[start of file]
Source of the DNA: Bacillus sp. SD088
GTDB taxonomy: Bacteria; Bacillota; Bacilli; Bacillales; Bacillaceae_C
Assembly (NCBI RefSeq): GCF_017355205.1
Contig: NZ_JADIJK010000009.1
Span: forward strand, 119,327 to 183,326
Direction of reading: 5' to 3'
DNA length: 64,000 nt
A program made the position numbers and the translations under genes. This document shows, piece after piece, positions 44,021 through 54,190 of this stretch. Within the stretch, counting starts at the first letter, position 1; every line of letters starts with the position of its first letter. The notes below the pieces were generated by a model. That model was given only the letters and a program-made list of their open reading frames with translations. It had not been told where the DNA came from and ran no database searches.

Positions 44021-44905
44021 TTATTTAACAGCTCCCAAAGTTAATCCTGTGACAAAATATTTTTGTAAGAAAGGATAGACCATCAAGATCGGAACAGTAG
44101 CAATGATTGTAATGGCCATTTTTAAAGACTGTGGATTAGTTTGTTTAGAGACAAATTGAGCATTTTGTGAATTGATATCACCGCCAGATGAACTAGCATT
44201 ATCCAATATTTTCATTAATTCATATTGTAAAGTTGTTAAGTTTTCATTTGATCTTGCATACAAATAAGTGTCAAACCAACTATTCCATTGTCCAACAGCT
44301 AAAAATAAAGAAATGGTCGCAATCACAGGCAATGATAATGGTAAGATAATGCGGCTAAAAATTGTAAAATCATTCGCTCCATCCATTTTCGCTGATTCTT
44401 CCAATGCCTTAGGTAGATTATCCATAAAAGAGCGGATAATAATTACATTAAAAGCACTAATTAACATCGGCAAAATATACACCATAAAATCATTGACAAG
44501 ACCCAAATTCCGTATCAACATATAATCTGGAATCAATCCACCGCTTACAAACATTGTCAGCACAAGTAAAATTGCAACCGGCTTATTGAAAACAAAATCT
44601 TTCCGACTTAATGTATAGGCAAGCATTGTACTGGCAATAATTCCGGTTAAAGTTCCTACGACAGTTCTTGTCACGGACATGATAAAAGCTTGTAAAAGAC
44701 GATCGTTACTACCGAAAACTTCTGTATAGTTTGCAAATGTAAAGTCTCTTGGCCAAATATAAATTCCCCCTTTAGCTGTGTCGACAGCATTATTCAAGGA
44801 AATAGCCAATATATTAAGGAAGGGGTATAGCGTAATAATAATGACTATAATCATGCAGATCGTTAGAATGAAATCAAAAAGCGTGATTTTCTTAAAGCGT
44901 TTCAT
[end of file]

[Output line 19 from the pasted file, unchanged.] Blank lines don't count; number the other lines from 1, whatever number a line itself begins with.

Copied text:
44901 TTCAT